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DR. RISHI DESAI: What are your thoughts now that you've had some time to reflect about the pregnancy?

DR. POONAM DESAI: Being sick before pregnancy was like, "Okay, I can get through this, I can fight through it," but being pregnant and sick is much different. Medically, I know that being pregnant puts me in the immunocompromised category. My body may not be able to fight infections as well as if I was not pregnant. So, with that, I was very, very scared. 

Something that I think I have to mention is that during the weeks prior to getting the COVID diagnosis... I'm part of many chat groups with other physicians, healthcare workers, where we talk about COVID-19, where we share our experiences. A huge topic recently amongst my colleagues and in these groups has been, how do we not get COVID-19, and how do we not take it home to our family? Decontaminating ourselves was a huge topic amongst all of us. 

When we get to work, we put on our scrubs, we are given the N95s, and we have our own goggles in our bags that we disinfect and put on. At the end of the shift we have this long process of how we're going to decontaminate ourselves. I normally used to just walk out of work and not think twice about, you know, even probably washing my hands! I would just put hand sanitizer on and walk out. 

Now what I end up doing is, I literally take everything off, put it in a corner that I've wiped down clean with disinfectant wipes. I take the wipes, and from top to bottom I wipe my entire scrub— my entire outfit—with whatever disinfectant wipe that I got ahold of, including my bag, every water bottle, the lunchbox that I had, I decontaminate the entire thing, and carefully place it in a bag that I've also decontaminated. And when I get into the car, I bring a wipe with me and I wipe everything down.

I put on a mask that I have in the car and I put on gloves after I've washed my hands. The reason for this is because my husband will get back into that car and I want to make sure that he doesn't get COVID-19. In New York City, you know, we're limited with space, so we park our car in a garage. The worker who works in our valet, he's going to get in my car, and I want to make sure that he's also protected and safe. So, it's a long process.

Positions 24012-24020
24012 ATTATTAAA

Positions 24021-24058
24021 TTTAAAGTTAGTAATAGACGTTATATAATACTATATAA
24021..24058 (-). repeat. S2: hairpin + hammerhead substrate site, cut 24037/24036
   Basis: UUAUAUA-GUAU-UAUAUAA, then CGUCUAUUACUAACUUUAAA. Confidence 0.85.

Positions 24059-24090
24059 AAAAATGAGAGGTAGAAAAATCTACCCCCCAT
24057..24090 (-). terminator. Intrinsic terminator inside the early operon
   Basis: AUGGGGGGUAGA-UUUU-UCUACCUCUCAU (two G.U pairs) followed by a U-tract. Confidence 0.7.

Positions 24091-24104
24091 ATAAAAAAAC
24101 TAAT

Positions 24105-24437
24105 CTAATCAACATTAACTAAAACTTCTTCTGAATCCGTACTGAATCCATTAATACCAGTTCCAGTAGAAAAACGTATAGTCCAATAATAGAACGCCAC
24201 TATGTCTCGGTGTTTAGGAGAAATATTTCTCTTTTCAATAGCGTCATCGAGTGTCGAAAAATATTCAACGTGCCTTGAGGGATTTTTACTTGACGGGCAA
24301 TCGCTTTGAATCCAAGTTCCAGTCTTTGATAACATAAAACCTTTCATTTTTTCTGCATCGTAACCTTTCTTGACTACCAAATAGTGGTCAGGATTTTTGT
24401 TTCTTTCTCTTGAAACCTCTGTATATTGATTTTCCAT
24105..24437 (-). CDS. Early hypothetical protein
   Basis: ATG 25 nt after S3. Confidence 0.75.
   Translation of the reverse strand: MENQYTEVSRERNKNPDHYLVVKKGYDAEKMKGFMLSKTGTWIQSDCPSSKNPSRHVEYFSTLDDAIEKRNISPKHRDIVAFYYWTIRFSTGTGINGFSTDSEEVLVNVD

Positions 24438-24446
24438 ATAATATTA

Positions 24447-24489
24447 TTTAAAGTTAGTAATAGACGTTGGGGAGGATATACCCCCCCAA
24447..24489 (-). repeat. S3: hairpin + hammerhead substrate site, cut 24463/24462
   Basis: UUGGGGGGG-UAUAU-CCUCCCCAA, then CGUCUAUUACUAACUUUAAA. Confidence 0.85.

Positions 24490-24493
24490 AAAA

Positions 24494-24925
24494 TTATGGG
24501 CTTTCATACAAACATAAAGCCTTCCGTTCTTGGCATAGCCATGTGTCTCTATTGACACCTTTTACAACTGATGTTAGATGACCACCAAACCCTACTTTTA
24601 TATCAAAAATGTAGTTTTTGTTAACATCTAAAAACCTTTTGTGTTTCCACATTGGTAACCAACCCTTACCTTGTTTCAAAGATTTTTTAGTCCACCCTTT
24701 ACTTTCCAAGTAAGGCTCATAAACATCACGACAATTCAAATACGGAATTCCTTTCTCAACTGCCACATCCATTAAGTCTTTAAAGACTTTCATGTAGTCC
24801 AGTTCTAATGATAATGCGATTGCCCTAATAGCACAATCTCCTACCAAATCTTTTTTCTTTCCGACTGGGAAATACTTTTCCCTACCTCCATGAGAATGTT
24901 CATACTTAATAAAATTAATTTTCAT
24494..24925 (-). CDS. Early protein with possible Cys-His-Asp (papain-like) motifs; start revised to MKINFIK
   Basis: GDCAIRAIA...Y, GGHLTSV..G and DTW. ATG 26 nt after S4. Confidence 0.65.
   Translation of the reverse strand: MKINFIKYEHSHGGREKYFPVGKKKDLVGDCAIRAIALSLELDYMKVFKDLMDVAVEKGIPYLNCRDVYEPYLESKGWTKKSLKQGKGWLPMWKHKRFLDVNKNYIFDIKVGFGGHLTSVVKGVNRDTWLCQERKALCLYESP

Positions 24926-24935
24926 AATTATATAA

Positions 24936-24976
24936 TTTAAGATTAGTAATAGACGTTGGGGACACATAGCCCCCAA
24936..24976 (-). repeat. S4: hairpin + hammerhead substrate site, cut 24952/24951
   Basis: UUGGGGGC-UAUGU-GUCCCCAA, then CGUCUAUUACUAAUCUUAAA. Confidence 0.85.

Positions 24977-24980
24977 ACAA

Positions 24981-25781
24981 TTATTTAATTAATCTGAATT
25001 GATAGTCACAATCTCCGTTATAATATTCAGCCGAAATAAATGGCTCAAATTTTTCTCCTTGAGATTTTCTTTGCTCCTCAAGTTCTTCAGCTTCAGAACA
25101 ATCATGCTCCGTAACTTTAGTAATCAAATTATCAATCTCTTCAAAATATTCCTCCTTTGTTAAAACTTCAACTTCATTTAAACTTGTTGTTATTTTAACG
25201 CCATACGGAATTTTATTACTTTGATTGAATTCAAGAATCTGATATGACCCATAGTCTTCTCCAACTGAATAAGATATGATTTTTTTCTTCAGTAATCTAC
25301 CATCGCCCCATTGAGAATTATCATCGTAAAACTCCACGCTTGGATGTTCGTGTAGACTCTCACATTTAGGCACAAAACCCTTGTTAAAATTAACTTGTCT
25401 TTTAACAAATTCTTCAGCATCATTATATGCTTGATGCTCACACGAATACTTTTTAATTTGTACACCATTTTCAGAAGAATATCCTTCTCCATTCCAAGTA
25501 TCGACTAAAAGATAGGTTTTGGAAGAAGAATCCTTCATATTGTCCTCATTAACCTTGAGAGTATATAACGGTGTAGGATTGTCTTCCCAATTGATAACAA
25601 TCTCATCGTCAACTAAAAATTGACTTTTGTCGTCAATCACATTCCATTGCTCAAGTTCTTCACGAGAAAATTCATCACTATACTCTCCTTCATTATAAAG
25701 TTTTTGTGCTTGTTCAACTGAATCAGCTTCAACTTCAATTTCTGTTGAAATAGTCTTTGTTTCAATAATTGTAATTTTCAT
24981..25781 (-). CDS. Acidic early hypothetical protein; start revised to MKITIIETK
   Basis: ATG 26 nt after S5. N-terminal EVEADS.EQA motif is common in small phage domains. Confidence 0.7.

The minute I enter our apartment—and this is probably across the board amongst all healthcare workers who are currently working at the hospital—is that the minute I walk in, I strip down my entire outfit, put it in a bag that I know I'm going to wash that night, or in the next day or two, and go straight to the shower and wash everything top to bottom again.This is because I don't want to get it, and this is because I don't want to give it to my loved ones. 

It's been a huge concern where we (my network of health professionals) all talk about our entire process and we all discuss how to do this. Being pregnant and getting this was almost like... It was going to be my fault if I got it. Did I not do this entire decontamination properly? Was there something I could have done differently? And I think that's what initially bothered me. I kept thinking back: was there a time that I had a contact with a patient where I didn't wear the mask? Did I lift up my mask too many times to drink water, to eat lunch, to take a breath?


DR. RISHI DESAI: Wow. That's a pretty extensive process. Given that you've been thinking so hard about this whole thing, was there a specific moment that you recall where you had an exposure that you can point to, or does it feel like there wasn't any one moment like that?

DR. POONAM DESAI: There's not a particular exposure that I vividly recall. However, I do remember thinking on almost every single shift that, when I looked around and I saw my coworkers and colleagues so worried about taking this home or getting it, I kept thinking, "Oh my gosh, I'm actually bringing my baby to work," you know? And every time I talked to someone, every time I'm exposed to a viral load, I'm actually also potentially giving it to my baby; if I get sick, that's going to affect the baby. So that thought was always in the back of my head. 

In regards to any particular incident, I think the patient encounters that have really stuck with me the longest are the young patients, the ones who, you know, remind me of my friends, that remind me of my brother, or my loved ones, or could have easily been my husband. I think when I see a younger patient who is severely affected by COVID-19, from a lung disease, to needing to be intubated... I think those patients stick with me longer because it makes me think, "That could be me. That could be somebody I know. And somebody I love."